China could overtake the U.S. as the world's largest oil importer by 2014, the Organization of the Petroleum Exporting Countries said in a report this week, the latest evidence of how the American shale boom is reshaping global energy markets.
"With the shale boom in the [U.S.] threatening to drastically reduce America's oil import needs, China is expected to take its place in the number one spot," OPEC said in a report posted on its website.
OPEC, whose members supply more than one in three barrels of crude consumed worldwide, said rising Chinese imports were backed by increased throughput at the country's refineries.
The group quoted analysis saying China's oil imports could top 6 million barrels this year, while the Washington-based Energy Information Administration foresees net U.S. oil imports could fall below that level in 2014.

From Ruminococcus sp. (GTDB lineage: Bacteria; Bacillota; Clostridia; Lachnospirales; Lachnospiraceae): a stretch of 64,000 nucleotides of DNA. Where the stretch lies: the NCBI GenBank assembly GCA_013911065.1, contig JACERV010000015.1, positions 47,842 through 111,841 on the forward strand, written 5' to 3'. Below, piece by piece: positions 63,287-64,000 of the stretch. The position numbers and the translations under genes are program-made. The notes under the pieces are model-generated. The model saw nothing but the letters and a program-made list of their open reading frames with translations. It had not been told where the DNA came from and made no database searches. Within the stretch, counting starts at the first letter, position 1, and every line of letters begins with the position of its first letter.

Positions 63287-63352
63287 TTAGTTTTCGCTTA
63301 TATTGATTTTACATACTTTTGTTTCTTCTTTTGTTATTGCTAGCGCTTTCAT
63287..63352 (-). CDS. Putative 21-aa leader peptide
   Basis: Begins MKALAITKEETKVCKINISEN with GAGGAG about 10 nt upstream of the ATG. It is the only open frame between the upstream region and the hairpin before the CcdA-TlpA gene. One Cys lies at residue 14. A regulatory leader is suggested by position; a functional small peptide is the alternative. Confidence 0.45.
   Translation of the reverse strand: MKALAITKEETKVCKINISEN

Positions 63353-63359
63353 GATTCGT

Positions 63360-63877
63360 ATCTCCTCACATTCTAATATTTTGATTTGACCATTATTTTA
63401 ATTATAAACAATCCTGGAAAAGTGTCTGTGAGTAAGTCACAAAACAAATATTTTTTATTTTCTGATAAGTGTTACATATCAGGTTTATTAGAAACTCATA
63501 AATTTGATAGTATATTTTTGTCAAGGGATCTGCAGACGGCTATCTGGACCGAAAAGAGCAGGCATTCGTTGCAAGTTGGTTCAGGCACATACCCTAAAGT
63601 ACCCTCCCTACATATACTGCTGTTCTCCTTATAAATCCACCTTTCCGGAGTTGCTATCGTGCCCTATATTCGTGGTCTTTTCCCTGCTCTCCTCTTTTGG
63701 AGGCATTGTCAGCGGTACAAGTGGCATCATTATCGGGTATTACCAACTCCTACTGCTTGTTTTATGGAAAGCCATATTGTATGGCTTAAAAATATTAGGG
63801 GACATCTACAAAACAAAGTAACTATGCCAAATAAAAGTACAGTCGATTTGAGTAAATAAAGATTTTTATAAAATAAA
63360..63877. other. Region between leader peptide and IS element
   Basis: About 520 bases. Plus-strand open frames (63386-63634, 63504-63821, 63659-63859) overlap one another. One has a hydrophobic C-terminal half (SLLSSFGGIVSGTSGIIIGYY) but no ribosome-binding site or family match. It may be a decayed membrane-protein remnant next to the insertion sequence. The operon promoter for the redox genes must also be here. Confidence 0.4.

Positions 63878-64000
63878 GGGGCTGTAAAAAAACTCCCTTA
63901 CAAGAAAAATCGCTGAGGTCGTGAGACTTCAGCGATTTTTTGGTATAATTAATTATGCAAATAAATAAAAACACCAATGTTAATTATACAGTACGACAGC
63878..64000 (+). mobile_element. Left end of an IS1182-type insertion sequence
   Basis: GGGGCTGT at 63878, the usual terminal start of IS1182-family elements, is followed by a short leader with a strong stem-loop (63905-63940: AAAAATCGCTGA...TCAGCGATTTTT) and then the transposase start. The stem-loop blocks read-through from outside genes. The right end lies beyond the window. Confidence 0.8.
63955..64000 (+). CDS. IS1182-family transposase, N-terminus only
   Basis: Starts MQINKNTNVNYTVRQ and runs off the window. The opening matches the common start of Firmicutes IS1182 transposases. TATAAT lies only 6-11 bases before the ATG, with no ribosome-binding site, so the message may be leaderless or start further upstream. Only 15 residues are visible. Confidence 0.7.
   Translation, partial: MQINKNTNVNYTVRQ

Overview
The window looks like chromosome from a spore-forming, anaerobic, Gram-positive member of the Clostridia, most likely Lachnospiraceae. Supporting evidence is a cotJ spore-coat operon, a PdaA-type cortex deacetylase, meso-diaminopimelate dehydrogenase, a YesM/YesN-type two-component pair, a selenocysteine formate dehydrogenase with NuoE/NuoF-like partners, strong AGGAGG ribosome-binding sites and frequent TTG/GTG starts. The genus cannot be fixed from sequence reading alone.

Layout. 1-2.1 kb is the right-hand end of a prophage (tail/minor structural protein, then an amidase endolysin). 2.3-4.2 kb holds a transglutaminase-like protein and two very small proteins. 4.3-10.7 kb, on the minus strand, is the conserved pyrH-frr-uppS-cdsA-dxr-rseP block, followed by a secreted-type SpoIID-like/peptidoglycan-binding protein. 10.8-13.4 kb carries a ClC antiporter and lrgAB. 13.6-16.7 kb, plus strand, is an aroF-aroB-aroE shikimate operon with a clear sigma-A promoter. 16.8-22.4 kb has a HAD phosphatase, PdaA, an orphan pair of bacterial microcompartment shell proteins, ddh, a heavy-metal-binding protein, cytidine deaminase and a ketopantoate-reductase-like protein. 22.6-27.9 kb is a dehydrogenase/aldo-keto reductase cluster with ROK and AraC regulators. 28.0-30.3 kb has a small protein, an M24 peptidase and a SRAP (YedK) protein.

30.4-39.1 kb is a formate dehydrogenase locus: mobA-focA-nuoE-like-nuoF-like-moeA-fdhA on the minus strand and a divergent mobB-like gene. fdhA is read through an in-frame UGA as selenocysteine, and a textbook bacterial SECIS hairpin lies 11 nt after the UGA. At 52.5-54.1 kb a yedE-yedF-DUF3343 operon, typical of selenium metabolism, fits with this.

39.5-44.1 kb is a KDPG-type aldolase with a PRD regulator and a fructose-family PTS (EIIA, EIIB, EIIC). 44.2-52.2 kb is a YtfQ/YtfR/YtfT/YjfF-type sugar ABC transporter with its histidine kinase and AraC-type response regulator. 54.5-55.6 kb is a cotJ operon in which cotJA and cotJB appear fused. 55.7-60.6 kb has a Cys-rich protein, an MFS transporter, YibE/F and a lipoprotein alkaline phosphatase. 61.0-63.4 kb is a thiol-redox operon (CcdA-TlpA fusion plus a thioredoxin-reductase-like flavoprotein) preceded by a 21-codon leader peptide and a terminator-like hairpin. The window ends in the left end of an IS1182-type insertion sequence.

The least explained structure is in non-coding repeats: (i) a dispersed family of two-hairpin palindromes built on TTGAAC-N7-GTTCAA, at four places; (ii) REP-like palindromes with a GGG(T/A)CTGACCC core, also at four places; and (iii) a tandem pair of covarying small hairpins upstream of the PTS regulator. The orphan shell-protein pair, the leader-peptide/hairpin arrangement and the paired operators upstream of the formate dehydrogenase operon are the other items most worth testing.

After initially downplaying the impact of the U.S. shale boom, OPEC, whose members include rival producers from Africa, the Middle East and Latin America--is gradually accepting its transformational role in markets.
In February, the group said demand for its members' oil in 2013 will be 100,000 barrels a day lower than previously forecast because growing output from non-member countries, particularly North American shale oil, will eat into their market share.
In a landmark report in November, the International Energy Agency, which advises developed oil-consuming nations, predicted the U.S. would become the largest global oil producer by 2020 while North America could turn into a net oil exporter 10 years later.
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